YALSA Snack Break: Creativity in Leadership

YALSA’s November webinar, Creativity in Leadership, was facilitated by three librarians in Montana – Rebekah Kamp, Heather Dickerson, and Cody Allen – who inspired attendees with strategies and examples of bringing innovative practices and leadership to services for and with teens. The November YALSA Snack Break is a five minute excerpt from this webinar. It focuses on how to make decisions about teen services activities, the importance of risk in teen services, and accepting and reframing failure. Check it out below:

You can view all of YALSA’s Snack Breaks by accessing the Snack Break playlist.

YALSA members have free access to all webinars (login required). Non-members can purchase webinars for a low cost.

Transforming Teen Services: Making in the Library While Learning to Fail

Makerspaces, making, and the maker movement have become frequent conversation topics among librarians. We’ve encouraged making in the library through programming focused on writing, drawing, designing, building, coding, and more. As informal learning and gathering spaces, libraries are by nature situated to invite collaboration and discovery. In many cases, making has been associated with makerspaces — independent spaces that provide tools, materials, and support to youth and adults with an interest in creating (Educause, 2013). Sometimes makerspaces are flexible, subscription-based environments, sometimes they are hosts to structured programs and classes with an attached fee. Some have a technology prominence with 3D printers and laser cutters, while others lend an artistic attention  by supplying sewing machines and design software (Moorefield-Lang, 2015). No two makerspaces are the same, just as no two makers are the same.

Source: http://www.clubcyberia.org/

I first became interested in library makerspaces while touring Chicago Public Library’s not yet open to the public Maker Lab and its already thriving YOU Media during ALA Annual 2013. I love the playful atmosphere of learning and opportunity for exploration that these spaces offer teens. Then I dug into some publications. There is a significant amount of research about how youth learn as a result of participation in making and makerspaces (Sheridan et al., 2014; Slatter & Howard, 2013). Likewise, there is a wealth of blog posts, magazine articles, social media blurbs, TED talks, etc. on makerspaces, STEM learning programs, and the maker mindset (Fallows, 2016; Teusch, 2013). It can be difficult to separate the hype from the substance, but there’s still much to explore, discuss, and figure out.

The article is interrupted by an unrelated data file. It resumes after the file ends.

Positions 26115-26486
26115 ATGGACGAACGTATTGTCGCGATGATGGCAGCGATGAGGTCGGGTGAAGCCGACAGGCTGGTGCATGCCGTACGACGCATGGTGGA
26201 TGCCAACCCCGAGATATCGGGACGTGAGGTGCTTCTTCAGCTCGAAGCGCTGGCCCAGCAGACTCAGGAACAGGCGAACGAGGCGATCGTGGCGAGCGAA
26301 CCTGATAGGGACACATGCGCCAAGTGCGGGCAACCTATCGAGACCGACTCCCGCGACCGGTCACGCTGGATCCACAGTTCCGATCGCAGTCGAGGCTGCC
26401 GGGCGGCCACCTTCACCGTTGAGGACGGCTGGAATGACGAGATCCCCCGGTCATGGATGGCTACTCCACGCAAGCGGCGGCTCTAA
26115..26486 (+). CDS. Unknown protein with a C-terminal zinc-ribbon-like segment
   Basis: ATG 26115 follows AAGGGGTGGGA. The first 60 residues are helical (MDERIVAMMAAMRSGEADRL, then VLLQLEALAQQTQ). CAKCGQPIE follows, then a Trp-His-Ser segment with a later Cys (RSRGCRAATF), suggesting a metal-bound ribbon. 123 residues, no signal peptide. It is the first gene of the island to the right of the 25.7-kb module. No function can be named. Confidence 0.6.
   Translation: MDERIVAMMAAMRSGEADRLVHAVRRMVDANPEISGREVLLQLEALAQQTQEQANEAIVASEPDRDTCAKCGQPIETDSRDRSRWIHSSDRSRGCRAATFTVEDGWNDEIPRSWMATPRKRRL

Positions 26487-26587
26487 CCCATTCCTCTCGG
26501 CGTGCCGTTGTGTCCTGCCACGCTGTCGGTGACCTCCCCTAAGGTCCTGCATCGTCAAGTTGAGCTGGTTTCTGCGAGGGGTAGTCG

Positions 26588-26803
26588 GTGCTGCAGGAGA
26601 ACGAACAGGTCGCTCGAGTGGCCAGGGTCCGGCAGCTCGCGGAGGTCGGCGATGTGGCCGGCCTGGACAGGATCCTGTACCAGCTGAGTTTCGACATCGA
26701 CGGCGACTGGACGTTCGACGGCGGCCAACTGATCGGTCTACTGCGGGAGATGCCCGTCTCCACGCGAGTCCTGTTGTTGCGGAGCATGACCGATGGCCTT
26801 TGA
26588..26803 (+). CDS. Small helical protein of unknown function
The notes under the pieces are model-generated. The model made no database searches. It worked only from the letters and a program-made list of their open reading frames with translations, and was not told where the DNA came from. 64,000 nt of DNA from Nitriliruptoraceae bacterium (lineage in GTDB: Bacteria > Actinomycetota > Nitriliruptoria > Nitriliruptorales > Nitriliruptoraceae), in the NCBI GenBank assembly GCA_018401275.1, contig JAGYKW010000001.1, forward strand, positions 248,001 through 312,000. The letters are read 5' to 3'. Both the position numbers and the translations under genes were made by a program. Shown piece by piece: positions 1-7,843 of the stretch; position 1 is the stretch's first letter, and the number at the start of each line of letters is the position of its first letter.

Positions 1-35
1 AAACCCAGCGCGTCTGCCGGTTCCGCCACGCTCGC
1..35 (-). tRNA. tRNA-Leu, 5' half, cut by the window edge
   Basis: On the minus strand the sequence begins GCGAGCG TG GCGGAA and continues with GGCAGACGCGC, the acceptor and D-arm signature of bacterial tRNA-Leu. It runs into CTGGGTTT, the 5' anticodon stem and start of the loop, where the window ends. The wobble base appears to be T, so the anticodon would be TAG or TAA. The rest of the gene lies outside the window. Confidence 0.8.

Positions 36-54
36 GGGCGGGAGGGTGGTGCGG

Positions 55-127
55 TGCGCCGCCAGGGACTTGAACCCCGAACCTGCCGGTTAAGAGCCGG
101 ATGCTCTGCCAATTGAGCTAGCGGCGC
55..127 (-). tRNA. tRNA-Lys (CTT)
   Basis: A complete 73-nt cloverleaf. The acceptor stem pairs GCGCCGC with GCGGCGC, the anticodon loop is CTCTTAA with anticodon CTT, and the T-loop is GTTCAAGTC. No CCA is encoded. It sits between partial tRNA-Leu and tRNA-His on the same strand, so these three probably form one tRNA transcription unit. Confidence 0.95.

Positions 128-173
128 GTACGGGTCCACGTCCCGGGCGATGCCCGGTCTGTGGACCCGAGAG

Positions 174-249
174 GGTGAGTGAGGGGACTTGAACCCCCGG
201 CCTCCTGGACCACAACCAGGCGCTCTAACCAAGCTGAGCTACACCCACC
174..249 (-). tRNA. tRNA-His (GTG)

There are many positive aspects of youth involvement with making such as fostering inventiveness, introducing STEAM learning outside of the classroom, and promoting learning as play. But in this post, I will focus on (what I think are) two major benefits of youth making in libraries that may not be quite as obvious: cultivating a capacity to create and learning to fail.

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YALSA Excellence in Programming Award Part II: Teen Fashion Week at ImaginOn

A few months ago, I wrote about one of the YALSA Excellence in Programming Award recipients, Teen Fashion Apprentice at ImaginOn. ‘ This’ July, we hosted an entire week worth of fashion workshops — Fashion Week at ImaginOn — ‘ in preparation’ for a fashion show.

TFW2